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How a Successful Email Attack Could Collapse your Business

A successful email spoof can be the basis of many types of attacks that affect both your organization and the organizations of your customers and partners.

Phishing attack - The emails typically contain urgent requests for personal information, such as login credentials, credit card details, or Social Security numbers. The goal is to trick recipients into divulging sensitive information that can be used for fraudulent purposes.

CEO Fraud - Also known as whaling, targets high-level executives or individuals with authority within an organization. These attacks rely on the authority and trust associated with the executive's position to deceive employees into complying with the fraudulent requests.

Spear Phishing - Spear phishing attacks are highly targeted and personalized attacks. Attackers research their targets and craft emails that appear to come from a trusted source, such as a colleague or business partner. The emails often contain specific details or references that make them appear legitimate and increase the likelihood of the recipient falling for the scam.

Vendor or Supplier Scams - Attackers spoof the email address of a known vendor or supplier and send emails to the targeted organization's employees. The emails commonly request changes to payment details, such as updating bank account information or issuance of new invoices to be paid. By impersonating a trusted business partner, attackers aim to redirect legitimate payments to their own accounts through existing business processes.

All of these scams work because the most successful ones are not one-off attacks. The attackers research businesses and build their attacks around business processes and chains of trusts within organizations and between organizations. Email is one of the core ways businesses relay information so stopping spoofing is a major step forward towards reducing risk related to phishing, wire fraud, business email compromise, and other very damaging attacks.

Here are five cyber incidents that occurred due to email spoofing:

  1. The 2016 Democratic National Committee (DNC) Hack: In this incident, attackers used email spoofing techniques to impersonate legitimate DNC email accounts. This allowed them to gain unauthorized access to sensitive information and emails, which were later leaked and had significant political implications.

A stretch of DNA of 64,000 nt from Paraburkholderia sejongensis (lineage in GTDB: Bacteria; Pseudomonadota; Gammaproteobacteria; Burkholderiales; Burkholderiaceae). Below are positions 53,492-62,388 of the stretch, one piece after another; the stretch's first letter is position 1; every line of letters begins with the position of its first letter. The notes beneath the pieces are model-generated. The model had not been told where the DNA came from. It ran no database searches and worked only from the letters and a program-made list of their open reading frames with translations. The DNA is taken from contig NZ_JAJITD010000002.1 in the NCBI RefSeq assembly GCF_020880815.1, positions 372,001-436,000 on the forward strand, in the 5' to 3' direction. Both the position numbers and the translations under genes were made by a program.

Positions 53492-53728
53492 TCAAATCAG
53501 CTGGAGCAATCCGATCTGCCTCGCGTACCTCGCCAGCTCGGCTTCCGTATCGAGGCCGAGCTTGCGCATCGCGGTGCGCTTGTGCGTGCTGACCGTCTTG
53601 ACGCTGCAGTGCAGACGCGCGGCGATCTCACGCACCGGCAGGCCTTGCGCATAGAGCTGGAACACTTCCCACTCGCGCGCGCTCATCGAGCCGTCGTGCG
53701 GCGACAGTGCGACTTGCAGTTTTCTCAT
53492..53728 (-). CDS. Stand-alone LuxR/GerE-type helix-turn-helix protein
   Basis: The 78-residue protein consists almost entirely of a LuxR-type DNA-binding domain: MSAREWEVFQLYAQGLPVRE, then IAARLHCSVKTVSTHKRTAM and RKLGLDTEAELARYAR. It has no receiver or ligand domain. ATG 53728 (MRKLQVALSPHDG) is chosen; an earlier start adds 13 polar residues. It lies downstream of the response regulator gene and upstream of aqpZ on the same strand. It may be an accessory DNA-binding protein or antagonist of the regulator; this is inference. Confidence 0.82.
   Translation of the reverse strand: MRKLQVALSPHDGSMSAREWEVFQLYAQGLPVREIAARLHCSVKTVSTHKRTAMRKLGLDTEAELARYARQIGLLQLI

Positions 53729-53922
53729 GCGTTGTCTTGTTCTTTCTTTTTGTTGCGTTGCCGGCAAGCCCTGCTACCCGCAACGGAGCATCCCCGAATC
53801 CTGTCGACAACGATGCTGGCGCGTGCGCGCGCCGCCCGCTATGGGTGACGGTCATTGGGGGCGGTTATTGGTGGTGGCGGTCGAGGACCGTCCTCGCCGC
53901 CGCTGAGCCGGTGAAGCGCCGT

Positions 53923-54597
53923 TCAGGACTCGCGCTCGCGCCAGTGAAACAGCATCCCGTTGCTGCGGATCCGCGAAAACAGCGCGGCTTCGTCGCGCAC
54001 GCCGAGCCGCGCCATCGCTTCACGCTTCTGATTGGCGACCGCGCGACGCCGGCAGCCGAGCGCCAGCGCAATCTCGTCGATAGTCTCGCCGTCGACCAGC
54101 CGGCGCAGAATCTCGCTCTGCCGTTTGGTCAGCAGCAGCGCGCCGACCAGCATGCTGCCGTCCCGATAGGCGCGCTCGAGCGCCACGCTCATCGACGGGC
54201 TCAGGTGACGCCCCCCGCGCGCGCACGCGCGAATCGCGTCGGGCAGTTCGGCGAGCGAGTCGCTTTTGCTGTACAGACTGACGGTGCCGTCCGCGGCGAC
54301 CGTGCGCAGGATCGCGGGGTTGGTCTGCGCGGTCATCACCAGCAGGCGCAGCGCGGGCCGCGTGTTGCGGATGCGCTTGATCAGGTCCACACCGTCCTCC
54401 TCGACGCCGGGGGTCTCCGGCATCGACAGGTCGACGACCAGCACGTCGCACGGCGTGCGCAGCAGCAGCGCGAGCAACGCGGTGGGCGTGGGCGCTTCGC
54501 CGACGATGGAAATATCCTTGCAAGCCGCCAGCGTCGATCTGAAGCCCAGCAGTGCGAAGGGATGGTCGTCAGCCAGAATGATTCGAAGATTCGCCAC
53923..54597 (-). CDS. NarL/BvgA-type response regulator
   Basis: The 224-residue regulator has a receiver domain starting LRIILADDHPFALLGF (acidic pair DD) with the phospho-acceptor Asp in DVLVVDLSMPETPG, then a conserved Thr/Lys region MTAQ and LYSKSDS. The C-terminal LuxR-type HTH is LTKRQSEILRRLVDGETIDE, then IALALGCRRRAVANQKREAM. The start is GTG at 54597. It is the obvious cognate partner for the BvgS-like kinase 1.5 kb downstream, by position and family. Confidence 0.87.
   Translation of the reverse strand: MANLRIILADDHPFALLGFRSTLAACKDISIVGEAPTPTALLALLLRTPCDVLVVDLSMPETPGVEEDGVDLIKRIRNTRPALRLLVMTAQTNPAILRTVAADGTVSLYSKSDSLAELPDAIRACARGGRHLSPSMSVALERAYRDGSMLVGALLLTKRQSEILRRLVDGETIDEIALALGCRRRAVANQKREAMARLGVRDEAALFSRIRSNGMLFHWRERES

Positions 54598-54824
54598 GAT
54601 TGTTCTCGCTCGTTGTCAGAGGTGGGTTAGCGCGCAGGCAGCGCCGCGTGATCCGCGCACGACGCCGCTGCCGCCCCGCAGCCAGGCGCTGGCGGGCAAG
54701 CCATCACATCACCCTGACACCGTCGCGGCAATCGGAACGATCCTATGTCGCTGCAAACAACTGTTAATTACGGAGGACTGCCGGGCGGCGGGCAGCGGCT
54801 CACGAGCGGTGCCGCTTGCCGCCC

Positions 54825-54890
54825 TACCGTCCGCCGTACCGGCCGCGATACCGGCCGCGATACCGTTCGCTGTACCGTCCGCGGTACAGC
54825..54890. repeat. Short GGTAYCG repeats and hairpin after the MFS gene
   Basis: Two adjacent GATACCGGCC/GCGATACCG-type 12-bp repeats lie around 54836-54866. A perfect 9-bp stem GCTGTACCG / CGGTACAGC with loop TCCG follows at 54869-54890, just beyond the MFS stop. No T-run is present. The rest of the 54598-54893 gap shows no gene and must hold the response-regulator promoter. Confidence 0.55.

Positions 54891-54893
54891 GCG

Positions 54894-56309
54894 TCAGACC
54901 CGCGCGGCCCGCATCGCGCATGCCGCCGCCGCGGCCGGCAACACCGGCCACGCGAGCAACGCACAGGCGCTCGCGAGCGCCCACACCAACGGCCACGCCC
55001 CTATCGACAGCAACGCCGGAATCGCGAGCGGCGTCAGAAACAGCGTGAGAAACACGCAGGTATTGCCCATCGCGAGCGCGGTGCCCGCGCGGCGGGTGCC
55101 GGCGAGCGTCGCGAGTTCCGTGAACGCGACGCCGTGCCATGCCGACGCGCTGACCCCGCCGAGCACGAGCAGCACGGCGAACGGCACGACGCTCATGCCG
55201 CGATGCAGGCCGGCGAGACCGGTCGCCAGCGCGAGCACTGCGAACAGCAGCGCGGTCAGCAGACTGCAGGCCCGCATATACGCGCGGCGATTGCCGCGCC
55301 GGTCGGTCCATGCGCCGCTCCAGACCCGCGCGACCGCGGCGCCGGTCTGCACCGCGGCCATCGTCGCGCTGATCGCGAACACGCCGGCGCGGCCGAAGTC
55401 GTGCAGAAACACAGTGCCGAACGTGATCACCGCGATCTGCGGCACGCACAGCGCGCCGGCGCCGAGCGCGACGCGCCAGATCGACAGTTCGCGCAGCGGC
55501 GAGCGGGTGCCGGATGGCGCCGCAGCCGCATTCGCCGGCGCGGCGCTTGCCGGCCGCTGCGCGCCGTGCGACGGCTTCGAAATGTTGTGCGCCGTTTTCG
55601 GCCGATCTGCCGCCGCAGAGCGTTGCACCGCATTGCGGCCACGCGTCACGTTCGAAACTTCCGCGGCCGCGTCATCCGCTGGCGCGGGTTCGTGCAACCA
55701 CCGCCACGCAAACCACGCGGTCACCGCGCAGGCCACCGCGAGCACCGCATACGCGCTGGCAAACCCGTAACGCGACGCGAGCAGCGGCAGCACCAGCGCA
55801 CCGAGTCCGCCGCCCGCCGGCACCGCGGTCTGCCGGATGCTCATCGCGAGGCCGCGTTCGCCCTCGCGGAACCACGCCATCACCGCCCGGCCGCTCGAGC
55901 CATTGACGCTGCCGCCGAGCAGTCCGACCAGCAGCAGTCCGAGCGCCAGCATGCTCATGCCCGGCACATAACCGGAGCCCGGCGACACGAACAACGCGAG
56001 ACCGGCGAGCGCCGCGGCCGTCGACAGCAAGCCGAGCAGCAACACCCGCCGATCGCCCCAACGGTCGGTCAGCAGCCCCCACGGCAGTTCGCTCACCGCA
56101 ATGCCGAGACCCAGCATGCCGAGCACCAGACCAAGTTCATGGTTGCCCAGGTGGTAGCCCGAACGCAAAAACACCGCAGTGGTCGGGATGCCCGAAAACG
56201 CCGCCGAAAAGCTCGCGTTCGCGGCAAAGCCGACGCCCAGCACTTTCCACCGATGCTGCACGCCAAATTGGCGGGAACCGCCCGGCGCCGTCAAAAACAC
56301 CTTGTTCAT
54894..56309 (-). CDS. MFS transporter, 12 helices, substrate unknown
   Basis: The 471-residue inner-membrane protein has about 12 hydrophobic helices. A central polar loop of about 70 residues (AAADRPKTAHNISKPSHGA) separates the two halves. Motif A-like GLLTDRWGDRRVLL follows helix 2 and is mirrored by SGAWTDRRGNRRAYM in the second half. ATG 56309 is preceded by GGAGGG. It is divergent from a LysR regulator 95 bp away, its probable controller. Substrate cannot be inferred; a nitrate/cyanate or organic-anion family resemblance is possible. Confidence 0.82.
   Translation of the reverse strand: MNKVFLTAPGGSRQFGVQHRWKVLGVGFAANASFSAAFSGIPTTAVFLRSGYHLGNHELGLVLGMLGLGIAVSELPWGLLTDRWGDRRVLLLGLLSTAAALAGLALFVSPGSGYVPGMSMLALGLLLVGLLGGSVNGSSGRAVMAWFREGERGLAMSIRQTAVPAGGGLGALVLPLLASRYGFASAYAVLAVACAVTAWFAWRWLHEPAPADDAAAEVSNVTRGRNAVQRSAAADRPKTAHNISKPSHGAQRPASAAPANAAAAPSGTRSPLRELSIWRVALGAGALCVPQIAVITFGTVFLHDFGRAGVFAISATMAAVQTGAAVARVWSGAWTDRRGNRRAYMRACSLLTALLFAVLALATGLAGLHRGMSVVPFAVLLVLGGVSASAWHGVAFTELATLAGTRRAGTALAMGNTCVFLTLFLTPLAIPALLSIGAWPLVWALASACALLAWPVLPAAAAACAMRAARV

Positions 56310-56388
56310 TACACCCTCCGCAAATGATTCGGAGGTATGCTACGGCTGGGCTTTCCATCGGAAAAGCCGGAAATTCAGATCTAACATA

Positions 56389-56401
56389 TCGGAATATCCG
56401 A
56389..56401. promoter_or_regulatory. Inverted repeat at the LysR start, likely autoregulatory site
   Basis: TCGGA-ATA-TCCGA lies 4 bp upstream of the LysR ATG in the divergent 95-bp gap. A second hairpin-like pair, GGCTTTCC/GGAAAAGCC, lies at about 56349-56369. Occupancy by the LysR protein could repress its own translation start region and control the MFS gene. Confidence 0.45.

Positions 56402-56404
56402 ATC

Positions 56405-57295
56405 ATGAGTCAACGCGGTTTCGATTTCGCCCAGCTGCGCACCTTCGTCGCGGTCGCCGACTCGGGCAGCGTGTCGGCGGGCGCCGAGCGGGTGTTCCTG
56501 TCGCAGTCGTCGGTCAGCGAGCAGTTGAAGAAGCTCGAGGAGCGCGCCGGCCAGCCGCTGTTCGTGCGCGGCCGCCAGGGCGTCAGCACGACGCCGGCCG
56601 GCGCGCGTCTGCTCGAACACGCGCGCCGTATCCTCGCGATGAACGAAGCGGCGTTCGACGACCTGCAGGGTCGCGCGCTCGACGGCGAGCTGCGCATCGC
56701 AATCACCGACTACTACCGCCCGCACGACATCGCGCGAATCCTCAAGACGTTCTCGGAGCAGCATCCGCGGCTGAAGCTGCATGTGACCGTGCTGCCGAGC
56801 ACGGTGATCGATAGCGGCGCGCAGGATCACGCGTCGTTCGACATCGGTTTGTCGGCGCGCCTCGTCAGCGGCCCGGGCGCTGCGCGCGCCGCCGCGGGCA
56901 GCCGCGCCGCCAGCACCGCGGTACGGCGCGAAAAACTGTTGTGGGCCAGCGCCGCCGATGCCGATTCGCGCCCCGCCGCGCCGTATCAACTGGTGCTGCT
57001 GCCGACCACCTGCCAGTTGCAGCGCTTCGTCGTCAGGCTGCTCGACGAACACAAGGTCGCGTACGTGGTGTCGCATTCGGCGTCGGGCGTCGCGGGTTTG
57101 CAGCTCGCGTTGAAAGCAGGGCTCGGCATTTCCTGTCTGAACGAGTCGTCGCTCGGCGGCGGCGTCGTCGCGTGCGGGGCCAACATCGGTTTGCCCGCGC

2. The Ubiquiti Networks Breach: In 2015, cybercriminals used email spoofing to trick employees of Ubiquiti Networks, a network technology company, into transferring funds to fraudulent accounts. The attack resulted in a loss of approximately $46.7 million.

  3. The Snapchat Phishing Attack: In 2016, attackers sent spoofed emails to Snapchat employees, posing as the company's CEO. The emails requested employee payroll information, leading to a data breach that exposed the personal information of several current and former employees.

  4. The Mattel Data Breach: In 2015, attackers used email spoofing to target Mattel, the toy manufacturing company. The attackers posed as a legitimate vendor and sent fraudulent emails requesting payment. As a result, Mattel transferred $3 million to the attackers' account.

  5. The Seagate Phishing Attack: In 2016, employees of Seagate, a data storage company, fell victim to a phishing attack. The attackers used email spoofing to impersonate a senior executive and requested employees' tax information. The incident resulted in the exposure of thousands of employees' personal information.

The following table shows the top three ‘initial access’ methods that leads to a cyber incident. Phishing (which includes spoofing) and Trusted Relationships (which usually relies on email) rank overwhelmingly in the top 3 methods.

With such a large array of attack methods, unfortunately all with historical success, it is crucial for your company to be safeguarded against these vulnerabilities. Learn how the Exhibit A Cyber team can help fortify your digital security.


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